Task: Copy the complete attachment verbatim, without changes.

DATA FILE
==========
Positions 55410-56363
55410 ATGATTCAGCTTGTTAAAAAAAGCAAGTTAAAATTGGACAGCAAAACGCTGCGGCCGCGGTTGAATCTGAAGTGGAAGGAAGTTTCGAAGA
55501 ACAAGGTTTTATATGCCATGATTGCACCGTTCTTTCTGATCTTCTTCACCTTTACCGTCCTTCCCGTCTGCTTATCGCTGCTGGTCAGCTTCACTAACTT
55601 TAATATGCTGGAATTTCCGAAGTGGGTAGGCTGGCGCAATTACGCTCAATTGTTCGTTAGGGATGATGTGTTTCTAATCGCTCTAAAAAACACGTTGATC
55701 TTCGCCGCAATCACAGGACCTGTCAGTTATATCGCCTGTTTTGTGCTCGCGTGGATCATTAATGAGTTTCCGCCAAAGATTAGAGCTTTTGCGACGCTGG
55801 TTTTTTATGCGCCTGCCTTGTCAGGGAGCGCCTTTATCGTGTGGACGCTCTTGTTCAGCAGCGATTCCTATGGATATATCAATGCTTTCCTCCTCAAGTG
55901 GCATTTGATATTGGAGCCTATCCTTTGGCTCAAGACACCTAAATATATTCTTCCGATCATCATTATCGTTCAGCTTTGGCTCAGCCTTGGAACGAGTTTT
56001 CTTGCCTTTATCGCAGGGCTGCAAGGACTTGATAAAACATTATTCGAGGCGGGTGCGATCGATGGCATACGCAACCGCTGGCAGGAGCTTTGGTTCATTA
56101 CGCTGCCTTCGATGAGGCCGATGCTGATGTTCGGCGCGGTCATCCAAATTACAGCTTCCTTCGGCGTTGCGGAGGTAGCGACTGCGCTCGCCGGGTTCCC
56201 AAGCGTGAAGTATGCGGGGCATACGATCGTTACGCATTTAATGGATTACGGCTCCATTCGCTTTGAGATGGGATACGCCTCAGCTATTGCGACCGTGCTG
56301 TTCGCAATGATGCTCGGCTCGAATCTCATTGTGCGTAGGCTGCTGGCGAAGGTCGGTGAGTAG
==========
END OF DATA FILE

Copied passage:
Positions 55410-56363
55410 ATGATTCAGCTTGTTAAAAAAAGCAAGTTAAAATTGGACAGCAAAACGCTGCGGCCGCGGTTGAATCTGAAGTGGAAGGAAGTTTCGAAGA
55501 ACAAGGTTTTATATGCCATGATTGCACCGTTCTTTCTGATCTTCTTCACCTTTACCGTCCTTCCCGTCTGCTTATCGCTGCTGGTCAGCTTCACTAACTT
55601 TAATATGCTGGAATTTCCGAAGTGGGTAGGCTGGCGCAATTACGCTCAATTGTTCGTTAGGGATGATGTGTTTCTAATCGCTCTAAAAAACACGTTGATC
55701 TTCGCCGCAATCACAGGACCTGTCAGTTATATCGCCTGTTTTGTGCTCGCGTGGATCATTAATGAGTTTCCGCCAAAGATTAGAGCTTTTGCGACGCTGG
55801 TTTTTTATGCGCCTGCCTTGTCAGGGAGCGCCTTTATCGTGTGGACGCTCTTGTTCAGCAGCGATTCCTATGGATATATCAATGCTTTCCTCCTCAAGTG
55901 GCATTTGATATTGGAGCCTATCCTTTGGCTCAAGACACCTAAATATATTCTTCCGATCATCATTATCGTTCAGCTTTGGCTCAGCCTTGGAACGAGTTTT
56001 CTTGCCTTTATCGCAGGGCTGCAAGGACTTGATAAAACATTATTCGAGGCGGGTGCGATCGATGGCATACGCAACCGCTGGCAGGAGCTTTGGTTCATTA
56101 CGCTGCCTTCGATGAGGCCGATGCTGATGTTCGGCGCGGTCATCCAAATTACAGCTTCCTTCGGCGTTGCGGAGGTAGCGACTGCGCTCGCCGGGTTCCC
56201 AAGCGTGAAGTATGCGGGGCATACGATCGTTACGCATTTAATGGATTACGGCTCCATTCGCTTTGAGATGGGATACGCCTCAGCTATTGCGACCGTGCTG
56301 TTCGCAATGATGCTCGGCTCGAATCTCATTGTGCGTAGGCTGCTGGCGAAGGTCGGTGAGTAG